30th anniversary of PBI volunteer Karen Ridd’s remarkable act of courage

Published by Brent Patterson on

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November 20th is the 30th anniversary of an extraordinary act of courage by Karen Ridd, a Peace Brigades International volunteer from Canada.

The news magazine Maclean’s sets the context: “Following a two-week trip to Nicaragua in 1986, Ridd decided to put her beliefs in social justice to work in Central America. She joined Peace Brigades International, going first to Guatemala in 1988 and, [then in] February [1989], to El Salvador.”

“As a volunteer, she received free room and board and about $60 a month for the often dangerous work of keeping watch over Salvadoran trade unionists and others whom the government and right-wing death squads consider subversive.”

“Suspected by Salvadoran authorities of aiding leftist rebels against the U.S.-backed right-wing government, the 28-year-old human rights activist from Winnipeg was abducted, along with six other foreigners, by national guardsmen and later physically and verbally abused by the Treasury Police, known widely for their brutality.”

The book Unarmed Bodyguards notes that those arrested included “Zea Melendez, a Guatemalan; Josephine Beecher, a U.S. religious worker and five Peace Brigades International volunteers.”

That book continues, “At the National Guard barracks, Spanish PBI volunteers Ester Domenech, Francesc Riera, and Luis Perez were handed over to their embassy. The other two PBI volunteers, Canadian Karen Ridd and Colombian Marcela Rodriguez, were loaded into a truck with Beecher and Melendez.”

“Karen and Marcela were interrogated for several hours about their alleged connections with the FMLN [rebel guerilla movement].”

Karen recalls, “I remember have something run across my throat and being told, ‘next time that will be a knife.’ Shoved around. Hit a bit, not real hard. Back of the hand, in the ribs. The handcuffs were too tight. I asked that they be loosened, and they were. Marcela asked the same, and they refused.”

“The most frightening moment was when they took me aside and told me to pull my shirt up and my pants down. They claimed they had to check for battle wounds and register any marks so we couldn’t blame them later, but the sexual threat was obvious.”

“The whole interrogation took about five hours. As curfew hour approached, they were suddenly in a big hurry to get me out of there. In their hurry, they took my blindfold off at a place where I was able to see that Marcela was still there in the hall. It was really horrible to see her blindfolded and facing a wall with her hands behind her back. But it was good to know where she was.”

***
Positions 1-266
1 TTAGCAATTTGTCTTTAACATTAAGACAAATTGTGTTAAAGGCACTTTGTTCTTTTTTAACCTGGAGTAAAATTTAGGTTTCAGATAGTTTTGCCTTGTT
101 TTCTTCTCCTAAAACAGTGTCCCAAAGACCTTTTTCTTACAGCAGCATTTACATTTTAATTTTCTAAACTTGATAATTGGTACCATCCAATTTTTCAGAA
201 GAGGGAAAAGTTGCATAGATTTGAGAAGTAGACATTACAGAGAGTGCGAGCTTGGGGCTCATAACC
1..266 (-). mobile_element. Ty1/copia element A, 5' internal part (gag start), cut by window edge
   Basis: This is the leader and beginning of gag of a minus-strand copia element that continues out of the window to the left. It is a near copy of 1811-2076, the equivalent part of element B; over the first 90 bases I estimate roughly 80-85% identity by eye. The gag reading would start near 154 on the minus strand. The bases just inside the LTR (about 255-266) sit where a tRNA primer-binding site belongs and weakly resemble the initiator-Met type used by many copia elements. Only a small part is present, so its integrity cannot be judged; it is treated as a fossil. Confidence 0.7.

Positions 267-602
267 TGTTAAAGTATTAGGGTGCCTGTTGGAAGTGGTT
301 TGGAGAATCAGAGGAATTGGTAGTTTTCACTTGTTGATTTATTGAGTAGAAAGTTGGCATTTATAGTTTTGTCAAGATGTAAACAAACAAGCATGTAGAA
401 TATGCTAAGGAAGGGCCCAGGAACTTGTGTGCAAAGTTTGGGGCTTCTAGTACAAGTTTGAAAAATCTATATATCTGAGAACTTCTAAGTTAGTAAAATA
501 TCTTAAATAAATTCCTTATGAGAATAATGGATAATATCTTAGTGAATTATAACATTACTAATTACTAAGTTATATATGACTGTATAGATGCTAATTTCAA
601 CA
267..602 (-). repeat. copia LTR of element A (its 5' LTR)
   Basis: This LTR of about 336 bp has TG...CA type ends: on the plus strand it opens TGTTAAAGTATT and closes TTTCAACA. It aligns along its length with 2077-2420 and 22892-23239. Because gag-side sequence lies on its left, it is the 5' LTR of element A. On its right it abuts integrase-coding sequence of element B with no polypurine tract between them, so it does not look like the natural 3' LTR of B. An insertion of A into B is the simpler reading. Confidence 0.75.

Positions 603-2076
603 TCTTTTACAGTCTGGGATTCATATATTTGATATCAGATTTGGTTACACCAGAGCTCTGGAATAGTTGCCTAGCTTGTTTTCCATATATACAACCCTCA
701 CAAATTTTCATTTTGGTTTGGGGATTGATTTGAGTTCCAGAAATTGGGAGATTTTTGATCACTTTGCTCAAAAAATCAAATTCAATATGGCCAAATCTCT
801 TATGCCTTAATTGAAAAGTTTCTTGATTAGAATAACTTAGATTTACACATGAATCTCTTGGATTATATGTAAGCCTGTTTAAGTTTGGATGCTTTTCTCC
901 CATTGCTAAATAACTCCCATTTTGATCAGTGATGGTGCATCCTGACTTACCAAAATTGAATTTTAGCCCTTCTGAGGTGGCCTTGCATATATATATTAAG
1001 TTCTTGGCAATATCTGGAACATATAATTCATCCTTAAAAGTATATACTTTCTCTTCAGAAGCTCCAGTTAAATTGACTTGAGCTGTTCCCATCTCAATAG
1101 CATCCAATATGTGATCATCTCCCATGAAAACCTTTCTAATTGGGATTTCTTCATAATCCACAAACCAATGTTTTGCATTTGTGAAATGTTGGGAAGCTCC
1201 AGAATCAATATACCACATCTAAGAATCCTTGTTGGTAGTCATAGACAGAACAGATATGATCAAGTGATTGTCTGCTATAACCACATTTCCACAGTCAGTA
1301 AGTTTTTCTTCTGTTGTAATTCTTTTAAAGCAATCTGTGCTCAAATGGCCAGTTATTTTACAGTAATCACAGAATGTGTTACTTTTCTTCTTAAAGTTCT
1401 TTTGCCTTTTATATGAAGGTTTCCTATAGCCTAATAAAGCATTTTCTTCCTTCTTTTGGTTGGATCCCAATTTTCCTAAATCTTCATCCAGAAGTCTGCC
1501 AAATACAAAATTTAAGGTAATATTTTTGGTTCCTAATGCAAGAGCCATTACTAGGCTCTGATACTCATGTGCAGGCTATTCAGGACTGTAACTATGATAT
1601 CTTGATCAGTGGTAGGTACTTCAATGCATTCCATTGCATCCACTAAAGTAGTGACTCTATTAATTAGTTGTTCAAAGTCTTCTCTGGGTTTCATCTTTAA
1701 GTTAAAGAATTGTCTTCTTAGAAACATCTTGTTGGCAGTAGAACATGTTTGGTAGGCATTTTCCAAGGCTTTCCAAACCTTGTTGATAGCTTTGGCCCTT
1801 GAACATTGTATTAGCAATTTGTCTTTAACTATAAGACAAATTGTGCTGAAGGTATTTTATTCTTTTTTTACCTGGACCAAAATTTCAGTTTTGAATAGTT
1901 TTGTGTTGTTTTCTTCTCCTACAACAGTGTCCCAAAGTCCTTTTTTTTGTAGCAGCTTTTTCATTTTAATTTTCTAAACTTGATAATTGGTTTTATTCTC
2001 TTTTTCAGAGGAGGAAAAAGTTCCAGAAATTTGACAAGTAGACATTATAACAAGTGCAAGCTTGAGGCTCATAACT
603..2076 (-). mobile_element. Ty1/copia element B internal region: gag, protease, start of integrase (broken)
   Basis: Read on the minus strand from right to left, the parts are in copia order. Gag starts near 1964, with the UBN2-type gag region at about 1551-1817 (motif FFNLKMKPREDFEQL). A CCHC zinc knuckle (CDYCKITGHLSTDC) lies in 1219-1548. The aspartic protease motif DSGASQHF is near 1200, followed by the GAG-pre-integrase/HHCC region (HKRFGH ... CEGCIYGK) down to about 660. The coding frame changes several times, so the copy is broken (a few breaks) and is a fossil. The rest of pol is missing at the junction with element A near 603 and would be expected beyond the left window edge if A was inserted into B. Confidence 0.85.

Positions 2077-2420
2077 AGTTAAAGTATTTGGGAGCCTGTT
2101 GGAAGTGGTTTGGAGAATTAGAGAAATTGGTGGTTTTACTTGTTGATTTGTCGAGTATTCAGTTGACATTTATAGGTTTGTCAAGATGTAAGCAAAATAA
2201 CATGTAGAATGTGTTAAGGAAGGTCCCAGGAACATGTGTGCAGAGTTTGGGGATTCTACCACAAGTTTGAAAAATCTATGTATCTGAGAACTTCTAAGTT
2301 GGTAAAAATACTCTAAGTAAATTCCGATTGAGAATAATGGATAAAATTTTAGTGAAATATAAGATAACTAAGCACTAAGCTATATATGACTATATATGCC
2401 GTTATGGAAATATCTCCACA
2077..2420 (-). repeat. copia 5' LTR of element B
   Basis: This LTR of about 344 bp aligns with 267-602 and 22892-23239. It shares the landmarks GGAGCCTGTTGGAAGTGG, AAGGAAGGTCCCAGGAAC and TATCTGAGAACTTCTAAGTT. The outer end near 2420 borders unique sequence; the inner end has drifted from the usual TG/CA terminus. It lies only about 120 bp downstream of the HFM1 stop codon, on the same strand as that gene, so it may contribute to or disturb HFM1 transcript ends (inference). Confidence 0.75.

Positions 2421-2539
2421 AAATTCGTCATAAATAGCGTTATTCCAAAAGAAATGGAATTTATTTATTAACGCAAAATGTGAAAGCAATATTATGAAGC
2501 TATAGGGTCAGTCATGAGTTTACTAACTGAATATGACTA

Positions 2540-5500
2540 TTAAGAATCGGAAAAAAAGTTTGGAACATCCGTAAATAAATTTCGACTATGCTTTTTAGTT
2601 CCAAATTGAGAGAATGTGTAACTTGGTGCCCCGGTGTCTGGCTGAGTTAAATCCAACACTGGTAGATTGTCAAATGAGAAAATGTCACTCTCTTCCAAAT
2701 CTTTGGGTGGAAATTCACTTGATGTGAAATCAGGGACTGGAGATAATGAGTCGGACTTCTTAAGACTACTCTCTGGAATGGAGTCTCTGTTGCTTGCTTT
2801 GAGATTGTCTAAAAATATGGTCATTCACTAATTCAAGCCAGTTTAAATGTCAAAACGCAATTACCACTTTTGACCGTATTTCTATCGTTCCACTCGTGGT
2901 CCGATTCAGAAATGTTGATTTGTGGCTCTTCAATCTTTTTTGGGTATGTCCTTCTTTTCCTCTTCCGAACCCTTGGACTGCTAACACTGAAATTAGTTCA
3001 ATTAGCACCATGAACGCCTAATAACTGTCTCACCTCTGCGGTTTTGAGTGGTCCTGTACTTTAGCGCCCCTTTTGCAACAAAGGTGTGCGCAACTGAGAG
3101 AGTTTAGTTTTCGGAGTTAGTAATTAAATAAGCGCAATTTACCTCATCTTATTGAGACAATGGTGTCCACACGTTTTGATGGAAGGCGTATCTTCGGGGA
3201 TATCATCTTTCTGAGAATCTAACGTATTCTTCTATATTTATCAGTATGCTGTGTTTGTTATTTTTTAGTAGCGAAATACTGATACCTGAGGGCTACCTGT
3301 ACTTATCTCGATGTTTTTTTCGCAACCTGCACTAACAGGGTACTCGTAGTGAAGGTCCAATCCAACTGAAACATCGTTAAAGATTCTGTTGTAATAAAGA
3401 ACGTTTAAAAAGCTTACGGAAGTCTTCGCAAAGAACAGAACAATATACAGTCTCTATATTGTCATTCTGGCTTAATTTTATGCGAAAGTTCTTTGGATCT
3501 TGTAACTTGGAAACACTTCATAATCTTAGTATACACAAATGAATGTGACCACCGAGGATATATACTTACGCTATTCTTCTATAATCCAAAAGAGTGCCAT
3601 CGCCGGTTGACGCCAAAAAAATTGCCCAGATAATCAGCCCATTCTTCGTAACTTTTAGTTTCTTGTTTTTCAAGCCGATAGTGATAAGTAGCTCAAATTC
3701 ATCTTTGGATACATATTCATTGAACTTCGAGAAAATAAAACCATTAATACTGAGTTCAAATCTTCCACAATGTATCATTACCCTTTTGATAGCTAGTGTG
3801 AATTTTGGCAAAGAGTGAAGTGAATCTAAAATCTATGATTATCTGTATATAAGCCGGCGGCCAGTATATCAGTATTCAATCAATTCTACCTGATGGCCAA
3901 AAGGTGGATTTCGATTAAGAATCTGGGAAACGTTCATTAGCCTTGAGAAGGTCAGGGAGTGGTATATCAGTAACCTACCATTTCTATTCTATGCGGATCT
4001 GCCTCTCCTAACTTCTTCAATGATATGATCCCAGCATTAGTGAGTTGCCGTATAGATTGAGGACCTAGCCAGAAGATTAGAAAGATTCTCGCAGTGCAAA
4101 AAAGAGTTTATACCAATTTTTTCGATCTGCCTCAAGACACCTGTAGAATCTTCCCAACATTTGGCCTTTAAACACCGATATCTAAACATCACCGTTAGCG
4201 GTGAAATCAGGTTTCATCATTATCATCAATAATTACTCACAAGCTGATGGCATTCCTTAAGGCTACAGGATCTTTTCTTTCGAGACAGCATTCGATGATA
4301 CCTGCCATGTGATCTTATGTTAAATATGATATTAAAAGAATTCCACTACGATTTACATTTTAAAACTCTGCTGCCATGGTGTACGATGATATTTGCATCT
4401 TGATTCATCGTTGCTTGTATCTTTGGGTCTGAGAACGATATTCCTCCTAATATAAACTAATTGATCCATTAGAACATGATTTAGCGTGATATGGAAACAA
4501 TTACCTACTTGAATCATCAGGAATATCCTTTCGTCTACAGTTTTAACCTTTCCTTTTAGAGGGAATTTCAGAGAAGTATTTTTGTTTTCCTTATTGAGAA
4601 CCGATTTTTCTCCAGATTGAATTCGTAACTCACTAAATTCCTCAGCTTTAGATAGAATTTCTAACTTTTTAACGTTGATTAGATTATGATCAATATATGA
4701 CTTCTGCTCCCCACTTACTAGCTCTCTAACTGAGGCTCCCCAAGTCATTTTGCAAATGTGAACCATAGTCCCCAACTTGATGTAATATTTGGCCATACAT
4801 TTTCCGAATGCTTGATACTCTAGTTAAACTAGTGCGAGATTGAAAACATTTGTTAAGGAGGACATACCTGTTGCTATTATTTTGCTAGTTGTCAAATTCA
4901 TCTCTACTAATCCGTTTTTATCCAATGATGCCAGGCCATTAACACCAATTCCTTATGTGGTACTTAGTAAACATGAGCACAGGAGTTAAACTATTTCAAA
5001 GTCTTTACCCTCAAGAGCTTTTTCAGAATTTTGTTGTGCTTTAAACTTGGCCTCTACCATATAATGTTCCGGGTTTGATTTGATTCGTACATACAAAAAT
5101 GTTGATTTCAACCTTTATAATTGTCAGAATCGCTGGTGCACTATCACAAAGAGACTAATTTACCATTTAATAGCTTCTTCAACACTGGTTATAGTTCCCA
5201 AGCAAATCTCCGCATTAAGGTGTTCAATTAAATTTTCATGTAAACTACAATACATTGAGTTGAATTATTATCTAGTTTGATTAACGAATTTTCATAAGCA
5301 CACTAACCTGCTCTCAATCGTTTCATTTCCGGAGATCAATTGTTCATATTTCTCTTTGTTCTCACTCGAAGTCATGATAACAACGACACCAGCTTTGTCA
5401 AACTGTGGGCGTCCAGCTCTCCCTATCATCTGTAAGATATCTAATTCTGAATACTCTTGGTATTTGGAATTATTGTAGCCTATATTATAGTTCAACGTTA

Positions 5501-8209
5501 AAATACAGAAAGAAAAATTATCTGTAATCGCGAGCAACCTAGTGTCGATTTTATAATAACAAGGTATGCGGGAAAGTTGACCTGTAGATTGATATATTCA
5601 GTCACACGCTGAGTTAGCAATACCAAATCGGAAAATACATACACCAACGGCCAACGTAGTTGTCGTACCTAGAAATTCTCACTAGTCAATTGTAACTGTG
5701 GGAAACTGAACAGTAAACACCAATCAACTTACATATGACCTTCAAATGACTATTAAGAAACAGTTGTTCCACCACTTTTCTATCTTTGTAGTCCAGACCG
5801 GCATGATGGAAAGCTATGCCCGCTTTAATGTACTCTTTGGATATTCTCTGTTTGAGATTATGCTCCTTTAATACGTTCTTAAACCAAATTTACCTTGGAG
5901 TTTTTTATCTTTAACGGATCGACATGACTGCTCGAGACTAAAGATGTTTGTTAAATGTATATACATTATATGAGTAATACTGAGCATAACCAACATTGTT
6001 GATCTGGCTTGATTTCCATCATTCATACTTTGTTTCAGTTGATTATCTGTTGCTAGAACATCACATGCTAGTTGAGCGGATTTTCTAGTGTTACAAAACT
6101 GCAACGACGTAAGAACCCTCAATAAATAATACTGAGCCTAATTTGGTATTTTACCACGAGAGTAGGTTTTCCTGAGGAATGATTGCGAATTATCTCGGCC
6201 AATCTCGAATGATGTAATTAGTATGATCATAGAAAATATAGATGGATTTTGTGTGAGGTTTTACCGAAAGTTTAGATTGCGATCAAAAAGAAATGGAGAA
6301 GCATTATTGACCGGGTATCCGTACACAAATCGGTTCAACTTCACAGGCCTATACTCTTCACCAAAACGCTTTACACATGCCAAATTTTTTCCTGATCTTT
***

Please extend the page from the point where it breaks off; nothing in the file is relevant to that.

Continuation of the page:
The Winnipeg Free Press adds, “The Canadian embassy obtained Ridd’s release, but she promptly went straight back into the prison to demand — and get — the release of her friend, Marcela Rodriguez Diaz.”

Unarmed Bodyguards notes, “Karen told her embassy official she wouldn’t leave without Marcela. The Canadian official, worried about the approaching curfew, was angry with her, but she insisted.”

Karen recalls, “As I walked back towards the jail, I felt a sense of triumph. But back in the interrogation room reality hit with a thump. What would be next? Torture? Then they handcuffed me again and took me to a different hallway which was full of people in various states of post-torture. I could see it under the blindfold.”

Marcela remembers, “At one point I heard Karen’s voice and then steps approaching me. …They took off my handcuffs and I took Karen’s hand. I was still blindfolded. They opened a door and told us to walk straight ahead without turning to look back.”

Pushed out the door blindfolded, Karen thought they were being moved to another cell.

Karen notes, “Then they pulled the blindfold off, and I looked up and I could see all these stars. We were out. We walked back across the parking lot holding hands.”

The book continues, “Karen and Marcela were driven to the Camino Real hotel in a military convoy and handed over to Canadian embassy officials. Within a few days, the entire PBI team was in ‘exile’ in Guatemala.”

In Toward a Pedagogy of Radical Love, Karen comments, “In that Salvadoran jail, I faced and learned many things. I learned the importance of what I call the ‘futile gesture’: the small, hopeless act of returning to the jail for my friend combined with calls and messages Peace Brigades International supporters around the world sent to the Salvadoran government on our behalf, led to our release.”

On November 21, 1989, NDP Member of Parliament (Winnipeg Transcona) Bill Blaikie rose in the House of Commons and expressed his respect for Karen and the work of Peace Brigades International.

Daniel N. Clark, one of the founders of Peace Brigades International on Grindstone Island in Canada in 1981, notes, “Karen’s courageous and successful refusal to be released without Marcela is one of the most moving stories in PBI’s history.”

Today, Karen is an Instructor in Peace and Conflict Resolution Studies at Menno Simons College in Winnipeg. Marcela teaches at a university in Bogota.

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